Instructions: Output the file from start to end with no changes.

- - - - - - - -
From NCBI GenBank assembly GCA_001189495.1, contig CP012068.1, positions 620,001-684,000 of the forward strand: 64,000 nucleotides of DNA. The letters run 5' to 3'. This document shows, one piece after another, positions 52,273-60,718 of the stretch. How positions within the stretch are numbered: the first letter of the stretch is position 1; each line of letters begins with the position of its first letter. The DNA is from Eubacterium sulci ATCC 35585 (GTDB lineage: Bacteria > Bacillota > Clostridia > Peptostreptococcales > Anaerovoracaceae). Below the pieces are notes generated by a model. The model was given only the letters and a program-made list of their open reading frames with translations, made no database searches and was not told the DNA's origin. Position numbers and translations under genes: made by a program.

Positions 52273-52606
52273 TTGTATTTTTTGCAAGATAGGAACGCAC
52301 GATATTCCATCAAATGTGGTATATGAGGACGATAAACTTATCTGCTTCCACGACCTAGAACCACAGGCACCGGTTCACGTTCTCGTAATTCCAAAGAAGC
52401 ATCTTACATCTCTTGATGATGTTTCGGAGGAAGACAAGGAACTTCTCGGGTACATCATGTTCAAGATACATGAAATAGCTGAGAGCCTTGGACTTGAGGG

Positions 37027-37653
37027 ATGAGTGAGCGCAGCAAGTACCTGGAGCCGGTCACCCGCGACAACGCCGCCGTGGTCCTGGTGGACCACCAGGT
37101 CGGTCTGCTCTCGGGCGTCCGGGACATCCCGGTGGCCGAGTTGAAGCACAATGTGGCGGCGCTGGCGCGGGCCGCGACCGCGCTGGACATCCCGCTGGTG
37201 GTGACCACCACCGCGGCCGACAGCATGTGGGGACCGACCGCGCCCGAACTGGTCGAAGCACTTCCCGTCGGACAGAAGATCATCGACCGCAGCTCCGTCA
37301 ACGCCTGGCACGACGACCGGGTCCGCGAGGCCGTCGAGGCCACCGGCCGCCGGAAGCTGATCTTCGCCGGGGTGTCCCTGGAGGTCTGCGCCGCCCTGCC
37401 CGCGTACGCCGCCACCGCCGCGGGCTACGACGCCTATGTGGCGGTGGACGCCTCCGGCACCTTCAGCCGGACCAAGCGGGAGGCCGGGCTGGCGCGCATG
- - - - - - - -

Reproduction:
From NCBI GenBank assembly GCA_001189495.1, contig CP012068.1, positions 620,001-684,000 of the forward strand: 64,000 nucleotides of DNA. The letters run 5' to 3'. This document shows, one piece after another, positions 52,273-60,718 of the stretch. How positions within the stretch are numbered: the first letter of the stretch is position 1; each line of letters begins with the position of its first letter. The DNA is from Eubacterium sulci ATCC 35585 (GTDB lineage: Bacteria > Bacillota > Clostridia > Peptostreptococcales > Anaerovoracaceae). Below the pieces are notes generated by a model. The model was given only the letters and a program-made list of their open reading frames with translations, made no database searches and was not told the DNA's origin. Position numbers and translations under genes: made by a program.

Positions 52273-52606
52273 TTGTATTTTTTGCAAGATAGGAACGCAC
52301 GATATTCCATCAAATGTGGTATATGAGGACGATAAACTTATCTGCTTCCACGACCTAGAACCACAGGCACCGGTTCACGTTCTCGTAATTCCAAAGAAGC
52401 ATCTTACATCTCTTGATGATGTTTCGGAGGAAGACAAGGAACTTCTCGGGTACATCATGTTCAAGATACATGAAATAGCTGAGAGCCTTGGACTTGAGGG

Positions 37027-37653
37027 ATGAGTGAGCGCAGCAAGTACCTGGAGCCGGTCACCCGCGACAACGCCGCCGTGGTCCTGGTGGACCACCAGGT
37101 CGGTCTGCTCTCGGGCGTCCGGGACATCCCGGTGGCCGAGTTGAAGCACAATGTGGCGGCGCTGGCGCGGGCCGCGACCGCGCTGGACATCCCGCTGGTG
37201 GTGACCACCACCGCGGCCGACAGCATGTGGGGACCGACCGCGCCCGAACTGGTCGAAGCACTTCCCGTCGGACAGAAGATCATCGACCGCAGCTCCGTCA
37301 ACGCCTGGCACGACGACCGGGTCCGCGAGGCCGTCGAGGCCACCGGCCGCCGGAAGCTGATCTTCGCCGGGGTGTCCCTGGAGGTCTGCGCCGCCCTGCC
37401 CGCGTACGCCGCCACCGCCGCGGGCTACGACGCCTATGTGGCGGTGGACGCCTCCGGCACCTTCAGCCGGACCAAGCGGGAGGCCGGGCTGGCGCGCATG